I experienced my first earthquake this week. I was in Kokopo, East New Britain Province, Papua New Guinea. This pic was taken at sunset just hours beforehand.
I was there for work, my ‘day job’ takes me all over the Pacific, the earth’s most vulnerable region when it comes to natural disasters.
A group of us had just finished dinner and were saying good night. Suddenly the lights went out and the room shook for about 10 seconds. It stopped, the lights went back on and we laughed nervously and said ‘goodnight for real this time’. But then the lights went out again and the room really shook, things started moving around and we grabbed each other. Two women jumped out a window and others screamed as they lurched under tables. Some of the Papua New Guineans, well prepared for disasters, ran outside, which is what we all should have done.
It only lasted about a minute, but it felt like a long time. Turns out it was 42kms away and measured 7.1 on the scale. After shocks continued through the night and we slept with our doors open, a first in PNG.
The area where we were staying is not densely populated and there aren’t many buildings. I tried to imagine what 7.8 in Nepal might have been like and shuddered.
I didn’t sleep very well that night but am not trying to suggest that I have been through a traumatic incident, rather it has made me think about how vulnerable we are and what it would be like to make peace with uncertainty, to realise we are not in control and be ok with that.
I was in Vanuatu recently, 5 days after the complete destruction caused by cyclone Pam while her cousin Nathan battered Fiji with strong winds and heavy rains. Just this last week or so we have had wild weather in Sydney that claimed lives and homes, Nepal is grieving thousands and Australians have come to terms with 2 of their own being executed by the Indonesian Government.
Platitudes are not enough in such circumstances. We are not easily comforted and often we switch off if we are not directly affected. We disengage, perhaps donate some money to feel like we are doing something, to feel like we are not really as powerless as we are.
I remember how sick I felt around midnight during the Sydney siege last year. My daughter had seen clips from the Lindt cafe on YouTube, clips that were soon taken down but which at that stage were real. She showed me hostages telling the camera that there were bombs in Sydney, that people would start to be killed if the gunman did not get his way. At that point we did not know he was not a terrorist but rather a lone gunman, violent, unstable.
What happens out there to other people came closer that night and while it was a media sound bite, cliched and sensationalised, we lost a bit of our innocence.
Awful, horrific things happen the world over, as we know, at times too close to us, around us. We may find ourselves in the wrong place at the wrong time at the mercy of the elements, an accident, a cancerous growth or a crazed pilot. And regardless of how much we pray or prepare, dark things can still happen to us. There are no guarantees. Yet it still seems to come as a shock doesn’t it? I guess because we are busy planning our lives, preparing for our futures.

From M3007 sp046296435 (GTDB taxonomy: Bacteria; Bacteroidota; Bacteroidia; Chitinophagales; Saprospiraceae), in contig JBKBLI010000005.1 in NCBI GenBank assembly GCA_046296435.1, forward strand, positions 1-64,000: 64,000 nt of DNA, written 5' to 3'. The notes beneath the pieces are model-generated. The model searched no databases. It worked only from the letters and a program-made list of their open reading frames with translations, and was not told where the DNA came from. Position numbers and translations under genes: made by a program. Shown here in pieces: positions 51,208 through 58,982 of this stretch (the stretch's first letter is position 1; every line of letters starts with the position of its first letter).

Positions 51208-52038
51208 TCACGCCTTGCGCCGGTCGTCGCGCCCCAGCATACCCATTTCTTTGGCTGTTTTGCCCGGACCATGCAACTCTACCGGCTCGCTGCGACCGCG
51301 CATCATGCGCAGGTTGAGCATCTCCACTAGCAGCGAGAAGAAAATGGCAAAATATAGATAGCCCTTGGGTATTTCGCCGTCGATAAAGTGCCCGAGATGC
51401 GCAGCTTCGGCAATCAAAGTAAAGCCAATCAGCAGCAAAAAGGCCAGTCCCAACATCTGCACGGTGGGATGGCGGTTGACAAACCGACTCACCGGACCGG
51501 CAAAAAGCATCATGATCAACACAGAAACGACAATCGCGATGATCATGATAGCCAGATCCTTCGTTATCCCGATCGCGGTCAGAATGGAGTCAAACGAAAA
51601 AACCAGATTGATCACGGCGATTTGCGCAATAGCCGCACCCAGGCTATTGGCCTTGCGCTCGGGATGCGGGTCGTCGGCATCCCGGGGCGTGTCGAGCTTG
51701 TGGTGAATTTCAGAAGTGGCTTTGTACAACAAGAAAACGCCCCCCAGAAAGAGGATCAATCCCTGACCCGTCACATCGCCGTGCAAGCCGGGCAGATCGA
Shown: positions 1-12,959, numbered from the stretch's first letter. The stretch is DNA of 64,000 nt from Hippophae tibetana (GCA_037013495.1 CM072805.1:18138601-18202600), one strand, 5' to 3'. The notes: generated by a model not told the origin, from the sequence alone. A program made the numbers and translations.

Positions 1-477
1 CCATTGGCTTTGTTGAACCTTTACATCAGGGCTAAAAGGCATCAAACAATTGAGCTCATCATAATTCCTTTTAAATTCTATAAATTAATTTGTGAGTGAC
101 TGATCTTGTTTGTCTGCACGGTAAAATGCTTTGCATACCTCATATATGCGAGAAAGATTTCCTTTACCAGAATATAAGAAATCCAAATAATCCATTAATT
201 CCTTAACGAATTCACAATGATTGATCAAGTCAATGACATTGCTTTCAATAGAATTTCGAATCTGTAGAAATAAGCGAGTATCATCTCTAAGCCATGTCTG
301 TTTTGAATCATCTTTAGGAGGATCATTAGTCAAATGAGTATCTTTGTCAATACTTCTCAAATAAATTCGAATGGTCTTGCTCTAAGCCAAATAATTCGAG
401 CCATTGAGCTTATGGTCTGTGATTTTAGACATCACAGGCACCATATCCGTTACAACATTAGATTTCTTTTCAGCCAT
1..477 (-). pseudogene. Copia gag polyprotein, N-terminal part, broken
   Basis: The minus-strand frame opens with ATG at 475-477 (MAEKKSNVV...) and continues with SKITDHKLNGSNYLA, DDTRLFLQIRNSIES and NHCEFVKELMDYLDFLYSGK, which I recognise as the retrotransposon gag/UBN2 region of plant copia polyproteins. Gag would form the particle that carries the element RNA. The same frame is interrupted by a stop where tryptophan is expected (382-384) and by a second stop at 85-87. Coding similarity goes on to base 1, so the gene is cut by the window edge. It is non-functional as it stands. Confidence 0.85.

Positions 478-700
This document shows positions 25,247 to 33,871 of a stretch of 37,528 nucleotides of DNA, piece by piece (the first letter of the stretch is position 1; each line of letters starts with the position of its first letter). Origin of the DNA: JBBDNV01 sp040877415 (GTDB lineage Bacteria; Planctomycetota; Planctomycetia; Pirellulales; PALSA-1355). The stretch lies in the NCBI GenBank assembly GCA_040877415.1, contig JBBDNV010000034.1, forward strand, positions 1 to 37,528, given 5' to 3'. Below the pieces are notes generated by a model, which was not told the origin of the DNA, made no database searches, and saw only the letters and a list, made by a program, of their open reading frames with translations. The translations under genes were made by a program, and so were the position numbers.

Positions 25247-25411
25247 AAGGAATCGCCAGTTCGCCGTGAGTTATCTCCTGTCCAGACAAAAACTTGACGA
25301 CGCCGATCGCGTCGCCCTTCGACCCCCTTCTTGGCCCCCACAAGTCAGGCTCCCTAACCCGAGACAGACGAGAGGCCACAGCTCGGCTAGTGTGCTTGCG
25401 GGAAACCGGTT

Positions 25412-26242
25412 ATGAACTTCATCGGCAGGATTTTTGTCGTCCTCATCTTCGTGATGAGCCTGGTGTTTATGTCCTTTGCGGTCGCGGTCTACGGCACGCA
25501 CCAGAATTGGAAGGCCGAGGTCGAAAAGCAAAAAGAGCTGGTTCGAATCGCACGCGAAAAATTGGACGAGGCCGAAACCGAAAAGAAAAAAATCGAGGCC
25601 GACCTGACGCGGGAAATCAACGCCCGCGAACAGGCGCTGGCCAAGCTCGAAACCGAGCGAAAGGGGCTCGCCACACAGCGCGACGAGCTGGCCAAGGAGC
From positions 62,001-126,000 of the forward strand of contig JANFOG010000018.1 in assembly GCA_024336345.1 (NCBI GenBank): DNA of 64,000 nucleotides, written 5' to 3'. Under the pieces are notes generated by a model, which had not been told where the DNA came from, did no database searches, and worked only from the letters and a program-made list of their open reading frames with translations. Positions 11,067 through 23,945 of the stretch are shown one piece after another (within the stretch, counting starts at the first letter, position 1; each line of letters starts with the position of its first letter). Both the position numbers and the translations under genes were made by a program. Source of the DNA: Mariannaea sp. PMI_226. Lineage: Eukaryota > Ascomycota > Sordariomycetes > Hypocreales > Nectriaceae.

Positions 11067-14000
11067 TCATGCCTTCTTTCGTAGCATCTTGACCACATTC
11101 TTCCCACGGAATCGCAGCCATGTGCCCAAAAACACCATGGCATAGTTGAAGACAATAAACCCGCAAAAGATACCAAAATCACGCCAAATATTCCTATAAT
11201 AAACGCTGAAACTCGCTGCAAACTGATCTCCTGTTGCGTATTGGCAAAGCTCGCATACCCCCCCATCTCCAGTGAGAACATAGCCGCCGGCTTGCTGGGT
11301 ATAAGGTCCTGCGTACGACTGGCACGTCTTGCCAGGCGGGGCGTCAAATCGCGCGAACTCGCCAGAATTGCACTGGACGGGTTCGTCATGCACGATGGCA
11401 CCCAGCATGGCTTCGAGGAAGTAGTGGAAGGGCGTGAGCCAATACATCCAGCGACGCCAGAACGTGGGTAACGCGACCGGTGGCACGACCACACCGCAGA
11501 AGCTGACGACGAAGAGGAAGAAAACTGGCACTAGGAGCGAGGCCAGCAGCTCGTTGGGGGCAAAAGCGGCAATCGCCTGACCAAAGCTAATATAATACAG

Again, platitudes do not help allay fear, nor do they help us ‘live each day as if it is our last’ as we do not really believe it will be. The Buddhist expression ‘the trouble is, you think you still have time’ is perhaps descriptive of our denial, or maybe our way of coping. Addiction (food, alcohol, shopping) can dull the nerves and deep breathing certainly calms the body, the latter undoubtedly more beneficial, but both are an attempt to numb the underlying sense that we are fragile beings, that death is inevitable, for some before its time.
And so I wonder what it would be like to make peace with uncertainty? To accept that we are not in control, to let go of living so risk averse. Where do we find that sort of peace and how does it help us actually live each day with freedom from fear and heaviness?
Though I don’t really know the answer to this, I think it must take practice. Trust in God? Meditate? These also provide no guarantees, but perhaps they help to ground us, help us relinquish control and the idea that somehow if we have the right insurance or stand on our heads 3 times at midnight, that we will be immune.
During the hardest time of my life to date, a wise woman said to me ‘whatever happens, you will be ok’. To which I wanted to scream at her, ‘I need you to tell me, assure me, that the situation will be ok’ but in her wisdom, she knew that it would fall apart, but also that I would recover and, be ok.
I will continue to work in disaster prone areas and fly in planes to get there while trying to avoid malaria and car accidents – the far less exotic and biggest risk to aid and development workers. But not doing these things would actually rob my peace more than continuing to do them, and so I go on, finding ways to be ok with uncertainty, earthquakes and the trauma around me. Death in its various forms as it turns out, is part of life. In the Christian tradition, it actually leads to resurrection.
Music, good books, cooking and my favourite people calm and centre me. So does yoga, nature, prayer and stillness. Gratitude is helping my friends in Vanuatu process loss and grief.
I’m learning to hold lightly and let go.
How do you?
Jane for team ‘a Girl & her world’
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